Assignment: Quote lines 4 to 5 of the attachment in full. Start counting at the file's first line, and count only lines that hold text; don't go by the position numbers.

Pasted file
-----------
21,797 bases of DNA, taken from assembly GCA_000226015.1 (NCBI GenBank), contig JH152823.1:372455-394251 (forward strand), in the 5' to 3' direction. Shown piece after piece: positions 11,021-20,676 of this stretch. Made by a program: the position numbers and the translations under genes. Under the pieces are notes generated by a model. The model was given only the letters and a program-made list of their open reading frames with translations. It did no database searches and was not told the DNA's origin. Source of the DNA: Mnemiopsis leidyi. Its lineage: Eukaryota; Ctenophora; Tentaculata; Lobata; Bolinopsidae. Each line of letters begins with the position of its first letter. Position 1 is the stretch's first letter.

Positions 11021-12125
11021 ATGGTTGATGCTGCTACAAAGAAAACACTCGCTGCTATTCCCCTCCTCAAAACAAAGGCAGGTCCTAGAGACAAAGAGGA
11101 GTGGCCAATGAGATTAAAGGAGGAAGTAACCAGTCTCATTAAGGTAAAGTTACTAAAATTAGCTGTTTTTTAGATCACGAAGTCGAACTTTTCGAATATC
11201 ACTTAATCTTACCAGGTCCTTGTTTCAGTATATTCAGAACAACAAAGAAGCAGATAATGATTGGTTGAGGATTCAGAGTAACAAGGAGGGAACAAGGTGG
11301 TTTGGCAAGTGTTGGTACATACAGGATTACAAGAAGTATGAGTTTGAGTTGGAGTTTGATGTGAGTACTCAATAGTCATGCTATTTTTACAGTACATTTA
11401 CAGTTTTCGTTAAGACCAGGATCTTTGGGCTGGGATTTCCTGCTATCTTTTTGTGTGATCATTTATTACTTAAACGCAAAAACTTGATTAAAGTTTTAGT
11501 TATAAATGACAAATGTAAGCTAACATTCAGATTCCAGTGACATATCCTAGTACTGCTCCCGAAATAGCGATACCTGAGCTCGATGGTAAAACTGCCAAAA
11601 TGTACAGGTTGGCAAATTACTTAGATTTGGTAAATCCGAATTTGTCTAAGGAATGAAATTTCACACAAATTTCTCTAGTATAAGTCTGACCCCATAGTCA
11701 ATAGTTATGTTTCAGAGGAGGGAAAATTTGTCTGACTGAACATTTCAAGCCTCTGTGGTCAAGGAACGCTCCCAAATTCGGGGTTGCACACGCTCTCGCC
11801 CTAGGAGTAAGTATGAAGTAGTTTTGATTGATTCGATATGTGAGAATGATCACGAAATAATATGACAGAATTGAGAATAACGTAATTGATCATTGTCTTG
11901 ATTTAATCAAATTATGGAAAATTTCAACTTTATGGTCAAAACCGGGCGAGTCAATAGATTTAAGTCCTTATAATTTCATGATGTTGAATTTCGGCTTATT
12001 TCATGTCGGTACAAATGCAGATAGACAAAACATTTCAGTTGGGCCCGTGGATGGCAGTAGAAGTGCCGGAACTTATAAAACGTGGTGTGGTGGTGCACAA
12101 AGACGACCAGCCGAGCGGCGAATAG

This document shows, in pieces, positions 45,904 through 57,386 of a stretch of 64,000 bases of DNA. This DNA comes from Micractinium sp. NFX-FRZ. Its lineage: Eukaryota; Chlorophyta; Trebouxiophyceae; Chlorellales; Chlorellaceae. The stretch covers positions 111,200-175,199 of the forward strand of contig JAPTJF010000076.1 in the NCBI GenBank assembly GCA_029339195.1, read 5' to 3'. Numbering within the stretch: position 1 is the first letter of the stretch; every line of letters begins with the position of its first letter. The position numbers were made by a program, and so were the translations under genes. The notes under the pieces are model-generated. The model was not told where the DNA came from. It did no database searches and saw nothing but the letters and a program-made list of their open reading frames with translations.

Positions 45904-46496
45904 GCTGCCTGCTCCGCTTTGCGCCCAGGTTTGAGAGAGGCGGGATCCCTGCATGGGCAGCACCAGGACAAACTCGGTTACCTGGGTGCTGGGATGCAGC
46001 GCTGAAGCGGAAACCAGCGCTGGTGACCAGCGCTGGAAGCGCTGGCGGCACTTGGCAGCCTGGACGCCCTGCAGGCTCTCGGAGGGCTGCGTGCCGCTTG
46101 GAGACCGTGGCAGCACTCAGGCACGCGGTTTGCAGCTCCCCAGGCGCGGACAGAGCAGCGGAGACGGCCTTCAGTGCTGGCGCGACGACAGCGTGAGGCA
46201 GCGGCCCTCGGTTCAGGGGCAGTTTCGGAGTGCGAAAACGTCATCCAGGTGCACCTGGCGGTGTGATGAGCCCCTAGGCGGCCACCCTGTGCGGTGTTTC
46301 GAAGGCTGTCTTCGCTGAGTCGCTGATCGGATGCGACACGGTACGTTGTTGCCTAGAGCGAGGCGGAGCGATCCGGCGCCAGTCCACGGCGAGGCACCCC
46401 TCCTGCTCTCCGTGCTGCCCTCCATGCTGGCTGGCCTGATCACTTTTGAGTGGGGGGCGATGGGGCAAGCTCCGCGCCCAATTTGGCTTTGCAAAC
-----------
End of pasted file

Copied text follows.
11101 GTGGCCAATGAGATTAAAGGAGGAAGTAACCAGTCTCATTAAGGTAAAGTTACTAAAATTAGCTGTTTTTTAGATCACGAAGTCGAACTTTTCGAATATC
11201 ACTTAATCTTACCAGGTCCTTGTTTCAGTATATTCAGAACAACAAAGAAGCAGATAATGATTGGTTGAGGATTCAGAGTAACAAGGAGGGAACAAGGTGG